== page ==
Answer: Diseases can be spread ten ways that I know of:
1. Through the air,i.e.by people coughing, sneezing or breathing on you. This is called droplet infection since their breath contains tiny water droplets, containing the harmful microbe.e.g.the flu and influenza.
2. Eating contaminated food, such as chickeni.e.food poisoning.
3. Drinking contaminated water. For example, if sewage has gotten into your drinking water you could catch Salmonella andE-Coli.
4. During sexual intercourse diseases can be passed from one person to another,i.e.syphilis (bacterial); yeast; HPV (viral).
5. Through a cut. For example, if you punctured your foot by stepping on a rusty nail, you could catch Tetanus which is fatal if untreated.
6. From mother to baby through the placenta,i.e.Rubella.
7. Through blood. For example, drug addicts sharing needles could catch HIV. (Human Immunodeficiency virus) Although the USA blood donor supply is scrutinized through massivepre-testing,recipients of donor blood can contact hepatitis, HIV, etc.
8. By touching people.e.g.fungus or bacterial infections. Or by stepping barefoot in public shower areas, i.e. Athletes Foot which is caused by a fungus.
9. Animal bites can spread diseases. for example mosquitoes can carry malaria and dogs can carry rabies.
10. Depressed auto-immune systems or an existing condition which makes a person susceptible to many infections. For example, diabetes can lead to urinary infections and skin or vaginal yeast infections.
Answer: Communicable diseases are most often spread by microrganisms which are transferred from individual to individual by droplet contact (sneezing, kissing, etc.), sexual (bodily fluid) contact, foodborne contact, and water source contact. Sometimes skin to skin contact is sufficient, as well.
Answer: contagious diseases speared in many ways while anybody is eating the bacteria spread in air while coughing the bacteria enter in to air the bacteria goes to another person like these the contagious diseases spread
Answer: You cannot get tetanus directly from a mouse, but if a mouse has tetanus, and you get some of its fecal matter into a wound you have, then you could get tetanus. (below from wikipedia)
Tetanus is a medical condition characterized by a prolonged contraction of skeletal muscle fibers. The primary symptoms are caused by tetanospasmin, a neurotoxin produced by the Gram-positive, obligate anaerobic bacterium Clostridium tetani. Infection generally occurs through wound contamination and often involves a cut or deep puncture wound. As the infection progresses, muscle spasms develop in the jaw (thus the name "lockjaw") and elsewhere in the body. Infection can be prevented by proper immunization and by post-exposure prophylaxis.[2 Tetanus is often associated with rust, especially rusty nails, but this concept is somewhat misleading. Objects that accumulate rust are often found outdoors, or in places that harbor anaerobic bacteria, but the rust itself does not cause tetanus nor does it contain more C. tetani bacteria. The rough surface of rusty metal merely provides a prime habitat for a C. tetani endospore to reside, and the nail affords a means to puncture skin and deliver endospore into the wound. An endospore is a non-metabolizing survival structure that begins to metabolize and cause infection once in an adequate environment. Because C. tetani is an anaerobic bacterium, it and its endospores survive well in an environment that lacks oxygen. Hence, stepping on a nail (rusty or not) may result in a tetanus infection, as the low-oxygen (anaerobic) environment is provided by the same object which causes a puncture wound, delivering endospores to a suitable environment for growth.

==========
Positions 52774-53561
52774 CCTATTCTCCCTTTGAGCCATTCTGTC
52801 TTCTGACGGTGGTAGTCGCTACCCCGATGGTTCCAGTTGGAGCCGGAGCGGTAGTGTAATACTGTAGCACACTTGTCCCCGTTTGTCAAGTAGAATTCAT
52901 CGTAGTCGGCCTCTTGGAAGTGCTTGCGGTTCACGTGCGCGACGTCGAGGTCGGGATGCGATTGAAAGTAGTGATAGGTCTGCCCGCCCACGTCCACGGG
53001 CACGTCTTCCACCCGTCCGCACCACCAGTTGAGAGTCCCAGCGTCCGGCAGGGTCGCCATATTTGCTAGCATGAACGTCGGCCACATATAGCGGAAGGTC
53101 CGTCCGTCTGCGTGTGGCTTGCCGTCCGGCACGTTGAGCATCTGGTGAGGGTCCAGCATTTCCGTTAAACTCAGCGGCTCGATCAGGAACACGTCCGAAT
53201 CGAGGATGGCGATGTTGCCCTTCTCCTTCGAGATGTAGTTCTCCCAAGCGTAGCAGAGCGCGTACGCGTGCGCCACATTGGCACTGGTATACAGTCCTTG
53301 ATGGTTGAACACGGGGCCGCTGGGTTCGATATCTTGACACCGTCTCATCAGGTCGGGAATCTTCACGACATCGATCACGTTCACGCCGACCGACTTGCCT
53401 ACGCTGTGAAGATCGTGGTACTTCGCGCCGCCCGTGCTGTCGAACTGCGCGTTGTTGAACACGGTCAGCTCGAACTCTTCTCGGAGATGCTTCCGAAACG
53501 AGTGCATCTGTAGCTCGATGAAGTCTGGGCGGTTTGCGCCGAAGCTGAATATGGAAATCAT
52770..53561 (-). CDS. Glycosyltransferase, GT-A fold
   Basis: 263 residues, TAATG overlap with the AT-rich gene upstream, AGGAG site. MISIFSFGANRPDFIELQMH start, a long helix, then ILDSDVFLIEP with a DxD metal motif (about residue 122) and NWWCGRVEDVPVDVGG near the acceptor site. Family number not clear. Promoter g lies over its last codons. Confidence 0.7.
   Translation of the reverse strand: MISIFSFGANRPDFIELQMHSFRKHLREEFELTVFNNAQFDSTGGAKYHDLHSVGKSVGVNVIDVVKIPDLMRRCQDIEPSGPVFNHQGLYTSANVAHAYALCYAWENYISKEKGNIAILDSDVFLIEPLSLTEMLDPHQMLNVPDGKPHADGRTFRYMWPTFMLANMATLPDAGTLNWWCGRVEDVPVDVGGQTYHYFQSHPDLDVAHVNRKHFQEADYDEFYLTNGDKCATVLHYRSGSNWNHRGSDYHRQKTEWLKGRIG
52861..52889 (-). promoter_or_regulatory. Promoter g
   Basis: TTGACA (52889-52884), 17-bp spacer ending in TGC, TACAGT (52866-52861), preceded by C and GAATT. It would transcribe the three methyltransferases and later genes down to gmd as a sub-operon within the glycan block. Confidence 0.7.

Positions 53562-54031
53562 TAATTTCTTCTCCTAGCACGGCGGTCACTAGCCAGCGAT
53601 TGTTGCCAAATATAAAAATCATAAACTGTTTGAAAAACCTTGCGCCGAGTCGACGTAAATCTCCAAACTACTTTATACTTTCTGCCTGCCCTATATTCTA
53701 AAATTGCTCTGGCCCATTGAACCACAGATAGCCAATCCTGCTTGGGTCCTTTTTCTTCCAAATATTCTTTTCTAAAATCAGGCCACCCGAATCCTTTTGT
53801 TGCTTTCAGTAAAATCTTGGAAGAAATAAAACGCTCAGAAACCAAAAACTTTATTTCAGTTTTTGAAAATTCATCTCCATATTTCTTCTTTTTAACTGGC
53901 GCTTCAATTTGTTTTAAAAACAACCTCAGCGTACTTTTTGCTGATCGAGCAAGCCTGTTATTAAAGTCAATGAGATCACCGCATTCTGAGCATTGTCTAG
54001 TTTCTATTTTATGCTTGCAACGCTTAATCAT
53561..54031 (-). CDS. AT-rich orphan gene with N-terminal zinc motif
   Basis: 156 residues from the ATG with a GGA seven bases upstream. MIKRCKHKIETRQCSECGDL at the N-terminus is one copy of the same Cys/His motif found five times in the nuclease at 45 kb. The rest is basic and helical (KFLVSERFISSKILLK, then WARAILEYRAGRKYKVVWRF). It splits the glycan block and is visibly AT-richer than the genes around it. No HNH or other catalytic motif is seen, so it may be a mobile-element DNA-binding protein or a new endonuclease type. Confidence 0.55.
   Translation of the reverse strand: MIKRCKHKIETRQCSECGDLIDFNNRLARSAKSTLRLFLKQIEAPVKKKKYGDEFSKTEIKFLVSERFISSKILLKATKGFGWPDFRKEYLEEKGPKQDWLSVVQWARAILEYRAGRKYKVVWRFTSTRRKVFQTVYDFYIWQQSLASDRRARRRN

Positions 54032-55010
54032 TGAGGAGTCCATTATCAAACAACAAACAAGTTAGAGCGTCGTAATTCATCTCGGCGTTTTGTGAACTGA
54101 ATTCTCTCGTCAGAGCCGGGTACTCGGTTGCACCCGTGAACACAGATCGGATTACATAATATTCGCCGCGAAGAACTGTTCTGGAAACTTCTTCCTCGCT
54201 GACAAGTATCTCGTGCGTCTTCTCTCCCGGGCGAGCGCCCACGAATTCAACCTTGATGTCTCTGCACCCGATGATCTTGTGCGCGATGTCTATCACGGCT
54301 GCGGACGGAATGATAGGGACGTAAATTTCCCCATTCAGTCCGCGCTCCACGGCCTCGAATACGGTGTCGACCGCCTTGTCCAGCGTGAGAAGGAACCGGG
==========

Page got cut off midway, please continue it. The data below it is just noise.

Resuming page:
Tetanus is an international health problem, as C. tetani spores are ubiquitous. The disease occurs almost exclusively in persons who are unvaccinated or inadequately immunized. Tetanus occurs worldwide but is more common in hot, damp climates with soil rich in organic matter. This is particularly true with manure-treated soils, as the spores are widely distributed in the intestines and feces of many non-human animals such as horses, sheep, cattle, dogs, cats, rats, guinea pigs, and chickens. Spores can be introduced into the body through puncture wounds. In agricultural areas, a significant number of human adults may harbor the organism. The spores can also be found on skin surfaces and in contaminated heroin. Heroin users, particularly those that inject the drug, appear to be at high risk for tetanus.
Tetanus is the only vaccine-preventable disease that is infectious but is not contagious.